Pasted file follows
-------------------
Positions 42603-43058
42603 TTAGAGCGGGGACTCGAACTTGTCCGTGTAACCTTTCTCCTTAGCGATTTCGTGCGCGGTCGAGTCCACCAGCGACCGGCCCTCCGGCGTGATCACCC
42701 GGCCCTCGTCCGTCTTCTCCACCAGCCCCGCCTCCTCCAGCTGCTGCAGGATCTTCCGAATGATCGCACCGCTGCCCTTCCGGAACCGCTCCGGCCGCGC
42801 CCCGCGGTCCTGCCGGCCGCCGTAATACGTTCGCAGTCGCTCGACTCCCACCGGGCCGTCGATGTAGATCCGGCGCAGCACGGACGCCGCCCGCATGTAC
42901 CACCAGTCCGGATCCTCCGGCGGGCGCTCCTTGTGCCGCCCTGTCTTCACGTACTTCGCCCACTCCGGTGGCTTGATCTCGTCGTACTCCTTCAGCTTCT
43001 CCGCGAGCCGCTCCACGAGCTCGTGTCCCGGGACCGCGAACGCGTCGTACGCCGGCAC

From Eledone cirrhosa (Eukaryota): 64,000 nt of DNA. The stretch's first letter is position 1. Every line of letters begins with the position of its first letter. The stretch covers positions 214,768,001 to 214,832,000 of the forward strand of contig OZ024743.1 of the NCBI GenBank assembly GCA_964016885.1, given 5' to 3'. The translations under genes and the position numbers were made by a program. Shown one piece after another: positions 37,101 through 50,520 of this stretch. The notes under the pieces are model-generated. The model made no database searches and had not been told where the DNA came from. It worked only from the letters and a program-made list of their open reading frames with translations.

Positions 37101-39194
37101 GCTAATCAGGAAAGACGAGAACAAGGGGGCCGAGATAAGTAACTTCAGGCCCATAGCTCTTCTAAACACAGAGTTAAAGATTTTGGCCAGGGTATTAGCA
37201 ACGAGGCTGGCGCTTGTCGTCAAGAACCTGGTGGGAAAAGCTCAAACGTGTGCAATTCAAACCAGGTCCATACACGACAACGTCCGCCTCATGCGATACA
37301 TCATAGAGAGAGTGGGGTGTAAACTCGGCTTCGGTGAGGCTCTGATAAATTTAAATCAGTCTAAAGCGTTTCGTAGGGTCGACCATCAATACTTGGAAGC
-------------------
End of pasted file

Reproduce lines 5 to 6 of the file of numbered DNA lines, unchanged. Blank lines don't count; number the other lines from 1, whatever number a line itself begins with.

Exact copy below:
42901 CACCAGTCCGGATCCTCCGGCGGGCGCTCCTTGTGCCGCCCTGTCTTCACGTACTTCGCCCACTCCGGTGGCTTGATCTCGTCGTACTCCTTCAGCTTCT
43001 CCGCGAGCCGCTCCACGAGCTCGTGTCCCGGGACCGCGAACGCGTCGTACGCCGGCAC